# A moving clock lags behind a stationary clock

• myoho.renge.kyo
In summary: B lags behind the stationary clock at A by the amount... (1/2)*(t*v^2/c^2)...every time the moving clock at B is synchronized with the stationary clock at A would be wrong. In summary, Einstein explains in The Principle of Relativity that according to the equations x = vt and T = (t - v*x/c^2)/sqrt(1 - v^2/c^2), the time marked by a clock in a stationary system will appear slower when observed by a moving clock. This leads to the peculiar consequence that two initially synchronous clocks in the stationary system will no longer be synchronized when one is moved with a velocity v. The moving clock will lag behind the stationary clock by (1/2
myoho.renge.kyo
A. Einstein states the following on page 49 in The Principle of Relativity:

"Between the quantities x, t, and T, which refer to the position of the clock, we have evidently, x = vt and

T = (t - v*x/c^2)/sqrt(1 - v^2/c^2).

Therefore,

T = t*sqrt(1 - v^2/c^2) = t - (1 - sqrt(1 - v^2/c^2))*t

whence it follows that the time marked by the clock (viewed in the stationary system) is slow by 1 - sqrt(1 - v^2/c^2) seconds per second, or - neglecting magnitudes of fourth and higher order - by
(1/2)*(v^2/c^2).
From this there ensues the following peculiar consequence. If at the points A and B of K there are stationary clocks which, viewed in the stationary system, are synchronous; and if the clock at A is moved with the velocity v along the line AB to B, then on its arrival at B the two clocks no longer synchronize, but the clock moved from A to B lags behind the other which has remained at B by (1/2)*(t*v^2/c^2) (up to magnitudes of fourth and higher order), t being the time occupied in the journey from A to B."

it is important to note here that "the time marked by the clock (viewed in the stationary system) is slow by 1 - sqrt(1 - v^2/c^2) seconds per second, or - neglecting magnitudes of fourth and higher order - by
(1/2)*(v^2/c^2)." for example, if the observer moving with the clock at A measures the value of t using the clock at A (the observer at A and the clock at A are at rest relatively to each other), and the stationary observer at B measures the value of t using the stationary clock at B, the value of t obtained by the obsever at A equals the value of t obtained by the observer at B.

but if the stationary observer at B measures the value of t using the stationary clock at B, and then the same stationary observer at B measures the value of t using the moving clock at A, then the value of t obtained by the stationary observer at B using the stationary clock at B is not equal to the value of t obtained by the same oberver using the moving clock at A. the moving clock lags behind the stationary clock "by (1/2)*(t*v^2/c^2) (up to magnitudes of fourth and higher order)." but i don't know what magnitudes of fourth and higher orde is.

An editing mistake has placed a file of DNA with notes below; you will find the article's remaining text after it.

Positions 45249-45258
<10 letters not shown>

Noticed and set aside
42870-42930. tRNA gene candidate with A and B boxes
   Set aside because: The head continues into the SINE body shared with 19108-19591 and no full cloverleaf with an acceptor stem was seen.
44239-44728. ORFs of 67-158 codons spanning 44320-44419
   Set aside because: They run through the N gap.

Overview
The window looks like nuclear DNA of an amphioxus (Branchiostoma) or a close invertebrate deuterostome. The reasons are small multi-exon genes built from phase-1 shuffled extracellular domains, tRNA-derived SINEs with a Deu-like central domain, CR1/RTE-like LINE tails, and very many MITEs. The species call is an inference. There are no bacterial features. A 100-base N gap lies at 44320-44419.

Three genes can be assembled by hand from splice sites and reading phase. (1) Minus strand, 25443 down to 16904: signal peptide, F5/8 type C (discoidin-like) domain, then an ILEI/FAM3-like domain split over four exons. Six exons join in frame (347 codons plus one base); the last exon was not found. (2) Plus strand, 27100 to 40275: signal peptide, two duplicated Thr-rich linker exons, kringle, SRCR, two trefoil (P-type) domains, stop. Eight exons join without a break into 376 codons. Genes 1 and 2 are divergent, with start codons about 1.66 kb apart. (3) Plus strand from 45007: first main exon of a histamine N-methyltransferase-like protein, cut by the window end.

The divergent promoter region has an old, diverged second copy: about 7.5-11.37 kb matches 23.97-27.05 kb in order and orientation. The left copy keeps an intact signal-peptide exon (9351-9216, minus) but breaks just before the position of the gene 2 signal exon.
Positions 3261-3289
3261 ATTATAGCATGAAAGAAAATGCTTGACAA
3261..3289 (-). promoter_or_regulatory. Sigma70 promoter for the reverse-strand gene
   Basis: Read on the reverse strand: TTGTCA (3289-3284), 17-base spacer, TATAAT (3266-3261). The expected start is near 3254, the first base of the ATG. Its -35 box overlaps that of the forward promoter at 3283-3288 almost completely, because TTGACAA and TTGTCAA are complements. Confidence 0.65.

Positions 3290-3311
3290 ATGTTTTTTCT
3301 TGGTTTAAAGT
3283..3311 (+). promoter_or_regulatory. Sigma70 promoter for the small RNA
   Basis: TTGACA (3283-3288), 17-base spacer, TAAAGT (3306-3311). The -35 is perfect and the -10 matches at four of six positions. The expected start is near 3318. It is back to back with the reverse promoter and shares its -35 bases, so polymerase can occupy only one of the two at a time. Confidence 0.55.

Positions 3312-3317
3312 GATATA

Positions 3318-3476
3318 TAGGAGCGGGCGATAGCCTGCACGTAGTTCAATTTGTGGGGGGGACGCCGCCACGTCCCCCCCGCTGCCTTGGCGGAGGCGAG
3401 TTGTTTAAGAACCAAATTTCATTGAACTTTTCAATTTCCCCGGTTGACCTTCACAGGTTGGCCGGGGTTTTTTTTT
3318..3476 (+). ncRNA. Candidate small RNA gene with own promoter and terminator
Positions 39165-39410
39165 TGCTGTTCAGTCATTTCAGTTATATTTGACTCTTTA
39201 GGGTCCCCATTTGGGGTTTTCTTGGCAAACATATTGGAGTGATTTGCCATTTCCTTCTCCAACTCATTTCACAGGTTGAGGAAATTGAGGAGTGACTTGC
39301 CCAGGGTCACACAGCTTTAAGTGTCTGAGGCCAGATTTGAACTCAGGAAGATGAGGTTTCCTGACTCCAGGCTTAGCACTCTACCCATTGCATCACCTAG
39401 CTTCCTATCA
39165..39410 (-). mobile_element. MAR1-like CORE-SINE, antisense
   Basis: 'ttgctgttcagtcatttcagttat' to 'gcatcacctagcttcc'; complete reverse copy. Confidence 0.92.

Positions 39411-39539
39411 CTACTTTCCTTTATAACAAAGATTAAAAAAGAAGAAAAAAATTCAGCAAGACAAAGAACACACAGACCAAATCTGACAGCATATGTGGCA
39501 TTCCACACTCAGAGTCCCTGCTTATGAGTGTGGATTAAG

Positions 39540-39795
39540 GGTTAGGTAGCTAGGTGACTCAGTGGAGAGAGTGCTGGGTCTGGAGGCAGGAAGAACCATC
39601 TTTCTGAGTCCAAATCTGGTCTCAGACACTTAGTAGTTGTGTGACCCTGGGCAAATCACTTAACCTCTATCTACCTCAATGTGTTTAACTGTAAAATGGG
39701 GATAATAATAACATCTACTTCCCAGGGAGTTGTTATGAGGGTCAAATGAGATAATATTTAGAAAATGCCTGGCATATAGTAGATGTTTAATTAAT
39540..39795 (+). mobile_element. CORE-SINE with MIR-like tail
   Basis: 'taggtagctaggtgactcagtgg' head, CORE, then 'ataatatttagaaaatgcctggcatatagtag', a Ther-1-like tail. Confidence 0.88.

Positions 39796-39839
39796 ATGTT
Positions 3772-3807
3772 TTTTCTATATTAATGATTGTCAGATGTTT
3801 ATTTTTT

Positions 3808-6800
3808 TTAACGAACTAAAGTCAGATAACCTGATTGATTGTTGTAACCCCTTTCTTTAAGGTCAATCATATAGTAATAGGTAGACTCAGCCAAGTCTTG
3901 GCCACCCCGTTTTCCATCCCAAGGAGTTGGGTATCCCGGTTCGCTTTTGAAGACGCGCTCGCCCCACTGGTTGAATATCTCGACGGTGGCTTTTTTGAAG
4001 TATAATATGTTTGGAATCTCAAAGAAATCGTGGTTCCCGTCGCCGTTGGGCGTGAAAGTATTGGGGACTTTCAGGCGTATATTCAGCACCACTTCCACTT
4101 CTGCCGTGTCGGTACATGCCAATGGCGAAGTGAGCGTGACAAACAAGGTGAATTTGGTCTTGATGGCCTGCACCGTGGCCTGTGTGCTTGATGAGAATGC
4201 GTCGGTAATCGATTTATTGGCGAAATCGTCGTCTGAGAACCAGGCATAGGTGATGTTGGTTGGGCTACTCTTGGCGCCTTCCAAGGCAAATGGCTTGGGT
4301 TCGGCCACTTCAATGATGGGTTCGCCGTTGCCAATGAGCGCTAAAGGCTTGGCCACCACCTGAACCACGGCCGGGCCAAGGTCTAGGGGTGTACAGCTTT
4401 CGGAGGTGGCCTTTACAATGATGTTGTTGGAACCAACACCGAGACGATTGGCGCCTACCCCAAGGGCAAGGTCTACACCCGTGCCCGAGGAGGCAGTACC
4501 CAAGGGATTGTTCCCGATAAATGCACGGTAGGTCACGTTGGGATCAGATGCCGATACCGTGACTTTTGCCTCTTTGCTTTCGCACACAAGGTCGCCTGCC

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myoho.renge.kyo said:
A. Einstein states the following on page 49 in The Principle of Relativity:

"Between the quantities x, t, and T, which refer to the position of the clock, we have evidently, x = vt and

T = (t - v*x/c^2)/sqrt(1 - v^2/c^2).

Therefore,

T = t*sqrt(1 - v^2/c^2) = t - (1 - sqrt(1 - v^2/c^2))*t

whence it follows that the time marked by the clock (viewed in the stationary system) is slow by 1 - sqrt(1 - v^2/c^2) seconds per second, or - neglecting magnitudes of fourth and higher order - by
(1/2)*(v^2/c^2).
From this there ensues the following peculiar consequence. If at the points A and B of K there are stationary clocks which, viewed in the stationary system, are synchronous; and if the clock at A is moved with the velocity v along the line AB to B, then on its arrival at B the two clocks no longer synchronize, but the clock moved from A to B lags behind the other which has remained at B by (1/2)*(t*v^2/c^2) (up to magnitudes of fourth and higher order), t being the time occupied in the journey from A to B."

it is important to note here that "the time marked by the clock (viewed in the stationary system) is slow by 1 - sqrt(1 - v^2/c^2) seconds per second, or - neglecting magnitudes of fourth and higher order - by
(1/2)*(v^2/c^2)." for example, if the observer moving with the clock at A measures the value of t using the clock at A (the observer at A and the clock at A are at rest relatively to each other), and the stationary observer at B measures the value of t using the stationary clock at B, the value of t obtained by the obsever at A equals the value of t obtained by the observer at B.